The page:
The aliens are closing in on us, while everyone is sprinting back to the rendezvous zone. Luckily, I managed to minimize the damage, and no one got sacrificed, but that is simply one of the best experiences in that playthrough.
Despite being generic soldiers, you will really care for them since you are honing them to be better soldiers on each mission. I have lost some of my best soldiers, especially with the alien invasion on your headquarters, and that really broke me. I think if I didn’t play in Ironman mode, it would have less impact on the overall experience, so I highly recommend you turn it on.
Another addition that Enemy Within brought to the table was the Exalt subplot. These are humans that want to evolve the human species, so they try to research the technology in their own way. They are not really affiliated in any way with the aliens, they are just terrorists hoarding alien technology. It is a welcome addition as you will have to infiltrate them later on in the game and find their headquarters, which is a nice change of pace sometimes.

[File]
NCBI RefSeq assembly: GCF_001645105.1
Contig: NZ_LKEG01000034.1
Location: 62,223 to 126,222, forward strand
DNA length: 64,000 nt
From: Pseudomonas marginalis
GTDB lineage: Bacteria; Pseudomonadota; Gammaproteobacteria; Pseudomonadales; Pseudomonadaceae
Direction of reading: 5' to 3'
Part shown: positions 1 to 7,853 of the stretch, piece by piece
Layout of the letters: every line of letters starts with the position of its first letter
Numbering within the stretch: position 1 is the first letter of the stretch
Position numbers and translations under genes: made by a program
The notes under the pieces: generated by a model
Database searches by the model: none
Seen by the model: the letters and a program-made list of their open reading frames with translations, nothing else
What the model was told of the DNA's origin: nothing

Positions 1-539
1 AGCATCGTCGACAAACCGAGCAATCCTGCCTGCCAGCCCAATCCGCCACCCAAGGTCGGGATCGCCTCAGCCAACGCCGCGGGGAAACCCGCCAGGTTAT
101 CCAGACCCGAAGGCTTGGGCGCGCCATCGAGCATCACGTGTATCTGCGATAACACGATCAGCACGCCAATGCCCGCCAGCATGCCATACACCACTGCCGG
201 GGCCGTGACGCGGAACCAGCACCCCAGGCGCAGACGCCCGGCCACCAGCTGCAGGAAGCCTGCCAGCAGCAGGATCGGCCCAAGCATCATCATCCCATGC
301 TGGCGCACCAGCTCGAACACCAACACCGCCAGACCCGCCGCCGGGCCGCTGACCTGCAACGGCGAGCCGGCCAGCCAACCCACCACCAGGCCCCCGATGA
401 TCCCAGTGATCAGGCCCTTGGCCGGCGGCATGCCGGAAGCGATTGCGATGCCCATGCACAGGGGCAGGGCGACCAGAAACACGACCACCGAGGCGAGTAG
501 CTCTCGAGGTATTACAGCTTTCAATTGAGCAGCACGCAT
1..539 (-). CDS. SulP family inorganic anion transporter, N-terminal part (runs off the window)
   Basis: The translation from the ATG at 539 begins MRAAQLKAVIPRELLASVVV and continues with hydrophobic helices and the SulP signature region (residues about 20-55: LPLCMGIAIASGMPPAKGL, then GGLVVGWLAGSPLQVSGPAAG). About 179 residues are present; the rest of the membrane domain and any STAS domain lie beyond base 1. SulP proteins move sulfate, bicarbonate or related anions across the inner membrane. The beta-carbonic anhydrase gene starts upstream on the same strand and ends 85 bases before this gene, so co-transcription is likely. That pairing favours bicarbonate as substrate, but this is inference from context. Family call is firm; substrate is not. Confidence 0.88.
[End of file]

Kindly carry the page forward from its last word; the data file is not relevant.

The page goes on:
However, let’s be honest, XCOM: Enemy Within story is probably its weakest aspect, but it does not mean it is bad. It has a simple premise and objective, and good thing that they added more pre-made operations, and the addition of the EXALT subplot made the game have more substance compared to the base game.
Visual and Audio Presentation
Moving on to the visuals, and I must say I honestly like how the game looks, although it is quite dated since it has been 10 years since this was first released.